Let us begin now with my very first Hitchcock film. Doing a bit of research, I found the behind-the-scenes stuff was almost as interesting as the film itself. But let's start with the film first. Rope tells the story of two young men, Brandon (John Dall) and Philip (Farley Granger), who have just finished murdering David (Dick Hogan) by strangling him with a bit of rope... just because they wanted to see if they could get away with it. Brandon is exhilarated by the whole event, while Philip has become a bottle of nerves which could fall apart at any minute. To add to the game, Brandon has decided to throw a dinner party that includes their maid Mrs. Wilson (Edith Evanson), David's father (Sir Cedric Hardwicke), David's aunt (Constance Collier), David's girlfriend Janet (Joan Chandler), and their friend Kenneth (Douglas Dick), whom Janet left for David. To top it off, they're keeping David's body in a chest in the middle of the living room, and Brandon decides to use it as a table, having their food served off of it. But things start going downhill for them when another guest, their old professor and mentor, Rupert Cadell (James Stewart), starts picking up clues and begins to realize what's really going on.
The first thing I noticed about this film was how much John Dall looks like Ben Affleck. But I guess the first thing most people will pick up on is the fact that the entire movie is made from a set of 10 long takes lasting anywhere from 4 and a half to 10 minutes long each. I didn't actually pick up on it until halfway into the movie when I realized the film kept zooming in to somebody's back to black out and hide the cut. Apparently, this made things very hard during filming. This was Hitchcock's first color film, and the cameras were huge. On top of that, the actors had to keep stepping over the big wires on the floor and try not to trip. There was even one moment where the camera dolly ran over the cameraman's foot, breaking it, but in order not to ruin the take, they gagged him and pulled him off set--and that take is used in the movie! It's a very clever technique, giving the illusion of real time (even though another technique is used to make events seem 20 minutes longer than it actually is). One of my favorite takes was just the camera sitting still with most of the cast off screen, and you can hear them talking. But all you see is Mrs. Wilson clearing the food and things off the chest and into the kitchen. It's not until she's about halfway done that you realize what's going on and that she's probably going to attempt to open the chest very soon, and that's when suspense skyrockets. It's a great moment.
The writing in the film is superb. The dialogue is engrossing, and it's full of double entendres. Literally over half of what is said once the party starts could be taken at face value or in a much darker way. The whole thing was very clever and very tight. That being said, there was one thing I might have liked to see done differently. Near the end of the film, I thought it would have been even better had they not shown the actual murder at the beginning. That way, you were left guessing the entire film whether there was a body in that chest or not, helping the suspense even more. Well, apparently, this was actually the original intent. Hitchcock even assured the writer he was going to do this. But apparently at the last minute or something, Hitchcock changed his mind and filmed the opening murder sequence and put it in the film, surprising the person he had promised otherwise--and some feel this was a detriment to the film as a whole.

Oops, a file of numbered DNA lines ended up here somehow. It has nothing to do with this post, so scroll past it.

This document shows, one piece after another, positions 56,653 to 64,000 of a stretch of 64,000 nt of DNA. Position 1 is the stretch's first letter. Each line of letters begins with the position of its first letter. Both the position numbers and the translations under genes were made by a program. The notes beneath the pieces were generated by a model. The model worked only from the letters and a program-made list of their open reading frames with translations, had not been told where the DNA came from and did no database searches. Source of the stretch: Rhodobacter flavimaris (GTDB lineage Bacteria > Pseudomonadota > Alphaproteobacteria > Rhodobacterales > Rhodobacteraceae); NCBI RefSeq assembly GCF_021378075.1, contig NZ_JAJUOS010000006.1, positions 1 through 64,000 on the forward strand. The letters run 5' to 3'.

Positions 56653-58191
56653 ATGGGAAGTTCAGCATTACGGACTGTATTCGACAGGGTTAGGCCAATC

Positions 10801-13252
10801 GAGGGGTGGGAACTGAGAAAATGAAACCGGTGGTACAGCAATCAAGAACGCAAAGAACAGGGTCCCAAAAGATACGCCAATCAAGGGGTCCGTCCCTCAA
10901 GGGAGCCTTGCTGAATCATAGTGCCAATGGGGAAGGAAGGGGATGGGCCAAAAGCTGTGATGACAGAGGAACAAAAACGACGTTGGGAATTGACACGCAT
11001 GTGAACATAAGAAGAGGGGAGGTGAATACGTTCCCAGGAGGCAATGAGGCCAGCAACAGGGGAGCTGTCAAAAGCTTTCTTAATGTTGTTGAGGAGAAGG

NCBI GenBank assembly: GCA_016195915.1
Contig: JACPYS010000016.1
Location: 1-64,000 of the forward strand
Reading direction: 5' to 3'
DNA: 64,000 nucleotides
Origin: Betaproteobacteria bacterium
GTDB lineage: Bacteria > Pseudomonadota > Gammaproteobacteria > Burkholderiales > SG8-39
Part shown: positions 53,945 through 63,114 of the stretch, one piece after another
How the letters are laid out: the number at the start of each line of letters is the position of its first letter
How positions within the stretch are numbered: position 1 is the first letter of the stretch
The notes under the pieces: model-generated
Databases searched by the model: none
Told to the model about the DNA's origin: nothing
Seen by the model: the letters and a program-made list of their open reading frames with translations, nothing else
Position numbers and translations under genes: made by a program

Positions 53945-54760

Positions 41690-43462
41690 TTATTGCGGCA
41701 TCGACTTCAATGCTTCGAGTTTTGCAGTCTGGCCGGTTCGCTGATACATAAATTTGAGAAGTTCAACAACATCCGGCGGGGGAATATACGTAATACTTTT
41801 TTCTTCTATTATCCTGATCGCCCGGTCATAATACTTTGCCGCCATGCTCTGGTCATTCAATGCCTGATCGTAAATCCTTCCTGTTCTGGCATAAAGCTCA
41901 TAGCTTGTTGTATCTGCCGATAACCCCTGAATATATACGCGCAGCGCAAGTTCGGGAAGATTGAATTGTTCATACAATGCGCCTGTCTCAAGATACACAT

But the writing itself can't do much without good actors. And here, we have some fantastic acting from all involved. Of course, I was fascinated with James Stewart, especially since the only other movie I've seen him in at this point is Harvey--a completely different type of film and role. However, one of the controversies with the film was the decision to cast James Stewart (and Stewart himself said this was the only film between he and Hitchcock he didn't like). I can definitely understand why people felt he was greatly miscast, though I still feel Stewart played the detective role quite well. However, the personal connection with the two former students was missing... and that was an important aspect, mostly for the next big controversy about the film.
Really early on, I noticed something about the film and the actors, but I told myself that wouldn't be the case--not in 1940's cinema. It would be way too controversial for the time period. Sure enough, though, after doing some after-the-fact research, I found out that the two lead characters--and even James Stewart's character--were meant to be homosexual. It's never stated in the film, but the body language between the two leads and how they react and speak to each other strongly suggests it ("It" apparently being the only thing Hitchcock and the producers, etc., would call the homosexuality theme when talking about the film). This was the one strike against Stewart that I and others saw. There wasn't that personal connection between Stewart and the two leads that was supposed to be there, despite having the core investigator part of the role own solid.
There are a handful of people who consider this one of Hitchcock's best, but not necessarily at the top. That notion makes me incredibly excited for what's to come considering I loved this movie. Nearly everything about it was fantastic--the writing, the acting, the pacing (which only had one slight drop in the 5 or so minutes before Stewart was introduced), the technical aspect. It doesn't really feel too dated, either. If you're a fan of thrillers or Hitchcock and haven't already seen this one, I'd definitely suggest checking it out.